After I politely decline, Vij waves his hand over the table like the host on Jeopardy! and says, “This, my cuz, is the newspaper staff.” He shoots a finger at me. “You, too, could be a part of the dream team.”

“The, uh, what?”

“Did no one tell you?” Vij pretends to be shocked. “News flash: This crew is going to be responsible for the very first newspaper in Beech Creek history.”

Micah gnaws on a breadstick. The twins trade chips. Emilia types. This has to be Vij’s mom’s idea. She’s always penciling in extracurriculars for his future resume. It’s not easy having two older sisters in Ivy League schools and a younger one who reads the dictionary for fun. An afternoon at Vij’s house makes me glad I’m an only child.

Vij bumps my shoulder with his. “You ready to make history, man?”

“Ummm.” It’s not like I had dreams of being cool. Mom always talks about the importance of setting “attainable goals.” Coolness is not an attainable goal for me. And I’ve come to terms with it. But this is the opposite of that. Joining the newspaper staff would be like pinning a bullseye on my back and then passing out flyers advertising free target practice. Suddenly, I am much less comfortable at this table.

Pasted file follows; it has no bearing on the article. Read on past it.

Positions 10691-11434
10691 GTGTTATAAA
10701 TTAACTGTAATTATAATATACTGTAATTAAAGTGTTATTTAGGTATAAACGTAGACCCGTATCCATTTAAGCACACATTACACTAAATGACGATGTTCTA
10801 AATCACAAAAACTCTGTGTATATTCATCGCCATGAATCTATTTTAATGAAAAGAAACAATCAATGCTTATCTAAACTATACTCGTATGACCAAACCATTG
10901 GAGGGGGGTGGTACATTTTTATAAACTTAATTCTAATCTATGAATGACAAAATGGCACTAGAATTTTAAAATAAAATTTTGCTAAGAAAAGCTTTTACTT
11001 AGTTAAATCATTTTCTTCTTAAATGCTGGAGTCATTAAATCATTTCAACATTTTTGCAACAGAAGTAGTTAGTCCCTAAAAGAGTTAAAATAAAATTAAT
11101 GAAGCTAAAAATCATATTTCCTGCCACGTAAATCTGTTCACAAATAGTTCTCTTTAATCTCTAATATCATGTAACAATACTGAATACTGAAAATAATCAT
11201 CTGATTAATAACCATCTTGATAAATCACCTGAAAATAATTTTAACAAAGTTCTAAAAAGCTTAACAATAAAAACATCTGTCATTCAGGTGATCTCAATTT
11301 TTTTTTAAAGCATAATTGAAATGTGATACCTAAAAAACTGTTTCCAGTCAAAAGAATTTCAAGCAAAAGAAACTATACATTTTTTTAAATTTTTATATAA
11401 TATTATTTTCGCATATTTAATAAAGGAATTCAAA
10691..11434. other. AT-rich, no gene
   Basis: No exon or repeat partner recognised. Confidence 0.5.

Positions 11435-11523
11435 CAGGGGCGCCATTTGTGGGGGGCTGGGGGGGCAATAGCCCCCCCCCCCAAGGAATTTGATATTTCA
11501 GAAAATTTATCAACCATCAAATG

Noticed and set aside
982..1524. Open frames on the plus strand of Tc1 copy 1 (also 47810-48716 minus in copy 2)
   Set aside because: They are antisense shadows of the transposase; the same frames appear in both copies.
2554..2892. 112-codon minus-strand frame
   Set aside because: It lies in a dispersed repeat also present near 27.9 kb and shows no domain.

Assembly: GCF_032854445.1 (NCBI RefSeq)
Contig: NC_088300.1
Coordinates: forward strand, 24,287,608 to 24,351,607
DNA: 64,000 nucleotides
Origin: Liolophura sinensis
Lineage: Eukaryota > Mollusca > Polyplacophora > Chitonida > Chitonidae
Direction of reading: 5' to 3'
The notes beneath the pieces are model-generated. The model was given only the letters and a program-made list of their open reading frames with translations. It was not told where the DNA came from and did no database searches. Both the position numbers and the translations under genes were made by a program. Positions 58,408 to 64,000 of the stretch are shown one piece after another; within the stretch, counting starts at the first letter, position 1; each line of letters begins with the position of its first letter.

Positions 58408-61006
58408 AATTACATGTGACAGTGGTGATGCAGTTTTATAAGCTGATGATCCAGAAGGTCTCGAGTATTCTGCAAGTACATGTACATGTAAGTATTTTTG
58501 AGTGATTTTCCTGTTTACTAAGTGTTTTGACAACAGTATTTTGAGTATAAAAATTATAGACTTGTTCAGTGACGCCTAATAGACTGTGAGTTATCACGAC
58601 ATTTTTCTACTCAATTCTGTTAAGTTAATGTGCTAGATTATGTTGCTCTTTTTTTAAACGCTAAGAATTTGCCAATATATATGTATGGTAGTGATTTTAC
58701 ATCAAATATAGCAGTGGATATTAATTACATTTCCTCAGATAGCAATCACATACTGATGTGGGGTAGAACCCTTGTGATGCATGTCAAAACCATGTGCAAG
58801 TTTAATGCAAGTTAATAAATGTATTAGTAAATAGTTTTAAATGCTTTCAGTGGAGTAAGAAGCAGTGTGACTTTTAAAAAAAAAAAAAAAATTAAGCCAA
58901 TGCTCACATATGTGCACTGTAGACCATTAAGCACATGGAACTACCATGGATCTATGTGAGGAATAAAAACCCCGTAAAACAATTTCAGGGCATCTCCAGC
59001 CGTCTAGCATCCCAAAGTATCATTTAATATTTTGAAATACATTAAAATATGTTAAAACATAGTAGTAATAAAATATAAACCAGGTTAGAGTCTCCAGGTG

“Here it is!” Emilia yells, holding up her phone and rescuing me from Vij’s stare. I could hug her, except she looks like the kind that can and will throw a punch.

“Let me see,” Jack or Gray says.

Emilia passes over her phone. The twins say “uhhh?” together at the exact same time. “Give it, Jack,” Vij says, and takes it from the twin with the scar over his eyebrow. I make a mental note.

“Ummm, no offense, Em, but what am I looking at here?” he asks.

Emilia comes around the table to stand behind us.

“That’s a picture of the parking lot!” she informs us.

“Well, yes. And?” Emilia grabs the phone from him and swipes left, hard.

And… this is the same red Volvo in the handicapped spot without proper licensure,” she adds, holding it up an inch from his face.

She watches us and waits. For what, I have no idea. When we just sit there, she yanks her ponytail tighter and sighs like my mom.

“That’s illegal,” she explains.

I know it’s a huge mistake before it happens, but everyone knows you can’t stop an eye roll midroll. When she catches me, her glare could melt bones.